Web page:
Portland’s land shortage brings ground lease projects to the fore – Portland Business Journal

person Viola Charlesfolder_openBusiness Journalaccess_time January 24, 2018

As the Portland-area real estate boom has continued its run, it’s become more difficult for developers and others in the region to find a key piece of the equation for new projects: available and affordable land.

Available opportunities downtown for new office, hotel and multifamily projects are becoming fewer and farther in between, and anyone looking for plentiful industrial land is having a hard time finding anything close-in to work with. One result of this: a rise in the use of long-term ground leases to get projects done.

Long-term ground leases offer a way for developers to build projects on land that they don’t own but instead lease from the owner, often through leases that last 50 years or more. The arrangements aren’t a new trend, but they are a way for players to get into the game even if they don’t own the land.

“Most people would prefer to own (the land),” said Greg Goodman, co-president of Downtown Development Group, a longtime Portland development company that owns scores of properties across the area, including close to 30 prime spots close in and downtown. “As cities grow, there’s less opportunity for that.”

In recent years, Goodman’s company has executed several ground leases for prominent projects in Portland, including to Walter Bowen’s BMP Real Estate Group for both Pearl West and the Broadway Tower. The company also leased land to Alamo Manhattan for a large apartment building project at Southwest First Avenue and Southwest Columbia Street and to Graves Hospitality for a Moxy hotel at Southwest 10th Avenue and Southwest Alder Street.

“Either you look for a partner that shares a long-term vision that includes acquiring the land or you do a land lease,” Goodman said. “The preference is typically to own, but sometimes they’ll do land leases so they don’t have to come up with the money to buy the land.”

PCCP, a real estate finance and investment firm, has worked on a wide range of projects in the metro region in recent years, including some that involved long-term ground leases. At the recent CREW Economic Forecast Breakfast, Jennifer Diaz, senior vice president with PCCP, said the company has developed nearly 2 million square feet of new industrial space on ground-leased land in the past few years. The practice, she said, can be a little riskier, especially in the eyes of investors.

“You’re building something on land you don’t really own and there’s no guarantee that someone’s going to renew that ground lease,” she said. “So you might have built that building for someone else. But you mitigate that by having a long-term lease, by prepaying it. And we are not holding what we build forever.”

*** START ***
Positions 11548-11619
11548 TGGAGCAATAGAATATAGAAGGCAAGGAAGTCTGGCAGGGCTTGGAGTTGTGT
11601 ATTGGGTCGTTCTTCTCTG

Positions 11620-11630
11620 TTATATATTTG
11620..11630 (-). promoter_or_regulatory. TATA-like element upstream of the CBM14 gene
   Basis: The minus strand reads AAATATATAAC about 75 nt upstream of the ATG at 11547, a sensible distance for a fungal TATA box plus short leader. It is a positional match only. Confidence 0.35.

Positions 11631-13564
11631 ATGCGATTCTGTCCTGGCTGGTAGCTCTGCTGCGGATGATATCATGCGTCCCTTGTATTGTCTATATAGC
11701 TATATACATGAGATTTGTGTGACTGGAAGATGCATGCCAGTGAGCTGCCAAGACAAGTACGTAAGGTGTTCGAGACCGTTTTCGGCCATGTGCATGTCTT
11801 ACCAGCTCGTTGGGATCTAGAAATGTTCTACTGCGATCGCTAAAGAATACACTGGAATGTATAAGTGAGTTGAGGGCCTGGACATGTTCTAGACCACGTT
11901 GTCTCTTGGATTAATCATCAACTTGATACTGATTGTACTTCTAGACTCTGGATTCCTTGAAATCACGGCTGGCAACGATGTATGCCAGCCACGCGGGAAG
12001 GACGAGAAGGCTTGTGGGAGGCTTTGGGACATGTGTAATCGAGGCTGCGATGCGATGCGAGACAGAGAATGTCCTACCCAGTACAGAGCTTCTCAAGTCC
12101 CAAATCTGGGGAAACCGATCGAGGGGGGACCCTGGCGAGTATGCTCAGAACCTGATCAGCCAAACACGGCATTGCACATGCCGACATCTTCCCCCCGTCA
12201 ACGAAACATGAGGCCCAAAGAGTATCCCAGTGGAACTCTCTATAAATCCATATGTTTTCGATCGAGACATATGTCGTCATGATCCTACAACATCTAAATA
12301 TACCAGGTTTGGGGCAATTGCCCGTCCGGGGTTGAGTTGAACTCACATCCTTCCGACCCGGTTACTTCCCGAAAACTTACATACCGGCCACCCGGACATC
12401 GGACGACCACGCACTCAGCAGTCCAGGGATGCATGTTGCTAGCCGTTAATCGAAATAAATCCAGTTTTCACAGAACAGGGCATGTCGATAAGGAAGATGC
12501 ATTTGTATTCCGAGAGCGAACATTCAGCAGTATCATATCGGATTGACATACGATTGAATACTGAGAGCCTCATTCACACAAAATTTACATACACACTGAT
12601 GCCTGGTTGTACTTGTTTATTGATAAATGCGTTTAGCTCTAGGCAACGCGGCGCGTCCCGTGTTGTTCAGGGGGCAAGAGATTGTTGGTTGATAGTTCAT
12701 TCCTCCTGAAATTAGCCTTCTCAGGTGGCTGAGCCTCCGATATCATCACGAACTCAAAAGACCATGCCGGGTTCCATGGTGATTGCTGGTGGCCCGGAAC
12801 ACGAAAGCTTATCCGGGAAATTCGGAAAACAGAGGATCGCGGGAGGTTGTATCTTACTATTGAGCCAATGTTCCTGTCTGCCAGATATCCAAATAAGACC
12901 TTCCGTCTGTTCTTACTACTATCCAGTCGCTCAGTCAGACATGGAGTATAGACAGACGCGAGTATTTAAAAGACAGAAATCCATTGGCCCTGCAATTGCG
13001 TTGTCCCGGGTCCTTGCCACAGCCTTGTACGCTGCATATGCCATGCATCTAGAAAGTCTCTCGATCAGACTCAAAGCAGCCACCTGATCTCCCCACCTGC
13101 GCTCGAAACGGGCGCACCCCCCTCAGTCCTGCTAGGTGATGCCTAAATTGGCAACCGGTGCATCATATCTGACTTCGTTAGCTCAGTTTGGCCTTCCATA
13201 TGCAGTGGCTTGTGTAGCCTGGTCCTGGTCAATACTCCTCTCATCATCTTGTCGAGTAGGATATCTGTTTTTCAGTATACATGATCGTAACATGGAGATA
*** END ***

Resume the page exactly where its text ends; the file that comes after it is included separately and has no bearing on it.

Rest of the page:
Indeed, PCCP has sold some of what it’s built on leased land. One example: the first two phases of PDX Logistics Center, a master-planned industrial development near Portland International Airport that PCCP developed with Portland’s Capstone Partners. Those two phases comprised three buildings totaling nearly 850,000 square feet of space on land leased from the Port of Portland. Information on the sale of Phase I was not immediately available, but Clarion Partners, a New York-based real estate investment manager, paid $36.2 million for Phase II, which Capstone and PCCP developed for $24.5 million.

Diaz said lenders don’t often shy away from such developments because a construction loan usually lasts for three to five years, a much shorter duration than the long-term lease. She also said that some institutional funds have rules whereby they simply won’t get involved in ground lease projects.

But with available property becoming ever more difficult to find in Portland, more investors might just be willing to loosen those rules so they can get in on the market.

“It’s amazing how many more players are willing to take the risk of a ground lease and just get over it,” Diaz said. “If what you are looking for is core industrial in good markets, you’re getting priced out in Southern California and in Seattle, but Portland still looks pretty good. You might just plug your nose and jump in” on a ground lease project.

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